Five explosions ripped through four streets starting around midnight Thursday, catapulting cars into the air and blasting cement rubble at passers-by, many of whom were out late because of a nearby night market.
Four firefighters were among the victims and two were missing, while at least six fire trucks were flung into the rubble. The blasts sent flames shooting into the sky and hurled concrete through the air, leaving broad, yard-deep trenches down the middle of roads.
A destroyed fire truck is seen overturned in the rubble. City streets were transformed into trenches strewn with dirt, ripped pieces of pipe, jagged blocks of concrete and twisted soot-covered cars.
A caved-in street. Multiple underground explosions blew up several roads.
An aerial view shows the damage.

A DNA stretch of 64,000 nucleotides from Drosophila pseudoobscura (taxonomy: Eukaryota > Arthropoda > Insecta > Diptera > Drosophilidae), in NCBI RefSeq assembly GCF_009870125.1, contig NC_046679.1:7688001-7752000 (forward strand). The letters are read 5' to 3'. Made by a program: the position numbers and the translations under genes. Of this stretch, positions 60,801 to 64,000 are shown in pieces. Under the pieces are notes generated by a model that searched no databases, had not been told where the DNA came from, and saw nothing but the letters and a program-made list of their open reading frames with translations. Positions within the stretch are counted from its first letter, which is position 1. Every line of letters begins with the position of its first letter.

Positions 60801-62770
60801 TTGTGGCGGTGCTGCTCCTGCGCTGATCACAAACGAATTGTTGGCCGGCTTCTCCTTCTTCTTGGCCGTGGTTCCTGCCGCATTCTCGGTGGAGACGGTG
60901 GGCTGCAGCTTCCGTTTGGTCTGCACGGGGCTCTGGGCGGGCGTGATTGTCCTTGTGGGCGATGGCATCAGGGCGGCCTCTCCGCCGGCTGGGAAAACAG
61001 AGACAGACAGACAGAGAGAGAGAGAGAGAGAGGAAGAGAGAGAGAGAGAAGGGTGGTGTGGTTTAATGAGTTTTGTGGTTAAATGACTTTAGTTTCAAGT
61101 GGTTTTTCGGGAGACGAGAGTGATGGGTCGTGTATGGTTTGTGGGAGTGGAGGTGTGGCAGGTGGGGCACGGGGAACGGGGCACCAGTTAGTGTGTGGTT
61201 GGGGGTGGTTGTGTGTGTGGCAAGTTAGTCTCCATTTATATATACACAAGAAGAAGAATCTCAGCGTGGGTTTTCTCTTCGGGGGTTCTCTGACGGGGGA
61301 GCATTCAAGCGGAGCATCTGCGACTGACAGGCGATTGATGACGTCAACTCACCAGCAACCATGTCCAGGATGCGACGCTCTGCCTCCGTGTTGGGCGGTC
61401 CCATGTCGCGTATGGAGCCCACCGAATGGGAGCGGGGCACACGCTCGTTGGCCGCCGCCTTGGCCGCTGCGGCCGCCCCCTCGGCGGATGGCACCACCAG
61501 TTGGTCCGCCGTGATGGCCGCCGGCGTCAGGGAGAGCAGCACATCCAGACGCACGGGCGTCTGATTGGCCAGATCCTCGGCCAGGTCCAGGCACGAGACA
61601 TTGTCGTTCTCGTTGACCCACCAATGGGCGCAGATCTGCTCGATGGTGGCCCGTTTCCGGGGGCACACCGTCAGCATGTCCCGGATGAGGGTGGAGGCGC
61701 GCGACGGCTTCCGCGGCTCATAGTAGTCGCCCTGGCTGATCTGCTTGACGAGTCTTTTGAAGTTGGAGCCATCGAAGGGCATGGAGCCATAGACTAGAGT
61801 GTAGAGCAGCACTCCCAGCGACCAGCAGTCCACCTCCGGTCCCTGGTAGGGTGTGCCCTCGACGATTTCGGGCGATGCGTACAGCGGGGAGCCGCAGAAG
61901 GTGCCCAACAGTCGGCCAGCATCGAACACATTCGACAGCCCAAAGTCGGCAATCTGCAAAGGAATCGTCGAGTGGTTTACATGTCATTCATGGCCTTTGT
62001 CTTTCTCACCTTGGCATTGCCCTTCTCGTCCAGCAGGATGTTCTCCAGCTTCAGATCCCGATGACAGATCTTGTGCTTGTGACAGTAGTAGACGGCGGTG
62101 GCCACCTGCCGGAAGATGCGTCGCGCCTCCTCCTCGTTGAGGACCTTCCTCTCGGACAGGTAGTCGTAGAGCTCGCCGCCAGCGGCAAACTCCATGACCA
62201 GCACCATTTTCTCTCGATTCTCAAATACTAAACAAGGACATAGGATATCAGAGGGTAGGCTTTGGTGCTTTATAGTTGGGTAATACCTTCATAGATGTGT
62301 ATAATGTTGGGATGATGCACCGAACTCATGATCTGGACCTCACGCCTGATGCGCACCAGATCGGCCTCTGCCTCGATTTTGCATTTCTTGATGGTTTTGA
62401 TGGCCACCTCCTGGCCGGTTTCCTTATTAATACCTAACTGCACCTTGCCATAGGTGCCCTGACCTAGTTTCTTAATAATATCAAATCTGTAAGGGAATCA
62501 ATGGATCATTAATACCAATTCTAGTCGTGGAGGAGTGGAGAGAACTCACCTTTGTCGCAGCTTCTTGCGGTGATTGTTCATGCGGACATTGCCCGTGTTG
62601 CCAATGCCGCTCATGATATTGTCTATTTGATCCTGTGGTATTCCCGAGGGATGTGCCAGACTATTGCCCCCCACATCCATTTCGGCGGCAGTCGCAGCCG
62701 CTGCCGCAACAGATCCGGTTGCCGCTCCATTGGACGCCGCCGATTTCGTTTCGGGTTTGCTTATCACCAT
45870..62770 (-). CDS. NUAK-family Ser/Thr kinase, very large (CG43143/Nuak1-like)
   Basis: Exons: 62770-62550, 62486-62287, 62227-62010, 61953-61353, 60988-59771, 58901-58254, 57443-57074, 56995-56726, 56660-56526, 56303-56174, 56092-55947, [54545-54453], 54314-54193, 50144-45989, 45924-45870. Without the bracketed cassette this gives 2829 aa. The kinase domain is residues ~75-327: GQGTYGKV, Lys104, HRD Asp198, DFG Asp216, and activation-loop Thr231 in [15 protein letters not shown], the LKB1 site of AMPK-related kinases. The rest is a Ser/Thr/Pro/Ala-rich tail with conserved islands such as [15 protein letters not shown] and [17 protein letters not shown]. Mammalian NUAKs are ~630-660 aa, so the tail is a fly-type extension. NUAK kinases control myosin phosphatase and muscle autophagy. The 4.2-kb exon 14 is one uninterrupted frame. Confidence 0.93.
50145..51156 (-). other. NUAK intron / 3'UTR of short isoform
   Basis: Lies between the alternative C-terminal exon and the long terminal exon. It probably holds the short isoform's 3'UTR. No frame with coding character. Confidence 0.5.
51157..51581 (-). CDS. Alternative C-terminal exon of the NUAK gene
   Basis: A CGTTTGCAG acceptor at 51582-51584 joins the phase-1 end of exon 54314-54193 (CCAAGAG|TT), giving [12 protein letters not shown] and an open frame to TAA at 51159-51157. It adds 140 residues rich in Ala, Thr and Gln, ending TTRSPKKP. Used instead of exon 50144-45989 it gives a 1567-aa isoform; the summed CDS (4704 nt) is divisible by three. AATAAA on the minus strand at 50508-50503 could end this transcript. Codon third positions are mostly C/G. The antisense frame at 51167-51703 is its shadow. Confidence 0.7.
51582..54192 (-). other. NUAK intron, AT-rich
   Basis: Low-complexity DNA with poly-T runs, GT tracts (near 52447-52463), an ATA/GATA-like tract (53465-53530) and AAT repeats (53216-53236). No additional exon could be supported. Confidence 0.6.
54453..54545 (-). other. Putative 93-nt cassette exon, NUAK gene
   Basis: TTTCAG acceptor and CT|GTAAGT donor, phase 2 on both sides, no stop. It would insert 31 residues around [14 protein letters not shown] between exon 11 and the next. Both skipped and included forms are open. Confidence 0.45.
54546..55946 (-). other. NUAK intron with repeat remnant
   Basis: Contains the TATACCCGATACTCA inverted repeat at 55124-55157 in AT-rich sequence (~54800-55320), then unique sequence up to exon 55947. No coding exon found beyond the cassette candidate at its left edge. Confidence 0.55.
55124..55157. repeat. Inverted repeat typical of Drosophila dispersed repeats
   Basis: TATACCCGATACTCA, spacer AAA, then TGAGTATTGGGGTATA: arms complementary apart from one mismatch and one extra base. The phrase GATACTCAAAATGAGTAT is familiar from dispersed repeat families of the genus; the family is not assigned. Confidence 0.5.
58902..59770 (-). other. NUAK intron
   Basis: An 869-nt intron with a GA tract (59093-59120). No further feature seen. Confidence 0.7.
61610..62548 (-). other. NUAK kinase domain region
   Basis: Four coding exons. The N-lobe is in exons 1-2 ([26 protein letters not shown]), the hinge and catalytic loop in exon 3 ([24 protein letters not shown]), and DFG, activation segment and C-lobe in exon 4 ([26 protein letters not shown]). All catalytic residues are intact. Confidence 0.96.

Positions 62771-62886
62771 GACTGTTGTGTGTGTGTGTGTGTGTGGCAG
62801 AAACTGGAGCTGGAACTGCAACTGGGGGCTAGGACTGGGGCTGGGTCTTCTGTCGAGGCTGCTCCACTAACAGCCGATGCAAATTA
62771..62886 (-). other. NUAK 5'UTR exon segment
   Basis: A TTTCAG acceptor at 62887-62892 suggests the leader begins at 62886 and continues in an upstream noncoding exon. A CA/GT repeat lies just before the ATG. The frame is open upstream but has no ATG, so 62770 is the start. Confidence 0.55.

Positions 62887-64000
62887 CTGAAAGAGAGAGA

A man surveys the damage. Most of the four ruptured street sections in the densely populated district of Kaohsiung had been declared safe from further explosions by afternoon, a city spokesman said.
"Last night around midnight, the house started shaking and I thought it was a huge earthquake, but when I opened the door, I saw white smoke all over and smelled gas," said Chen Qing-tao, 38, who lives a short distance from the devastation.
An aerial view shows a street destroyed by the explosions, which affected an area of more than one square mile.
The explosions were believed caused by leaking propene, a petrochemical material not intended for public use, said Chang Jia-juch, director of the Central Disaster Emergency Operation Center. Chang said the cause and location of the leaks were unknown.
Relatives of victims console each other at a funeral parlor. Rescuers expected to find few, if any, people in the rubble because no buildings collapsed, said Hsu Lee-hao, a national emergency operations center official.
-- The Associated Press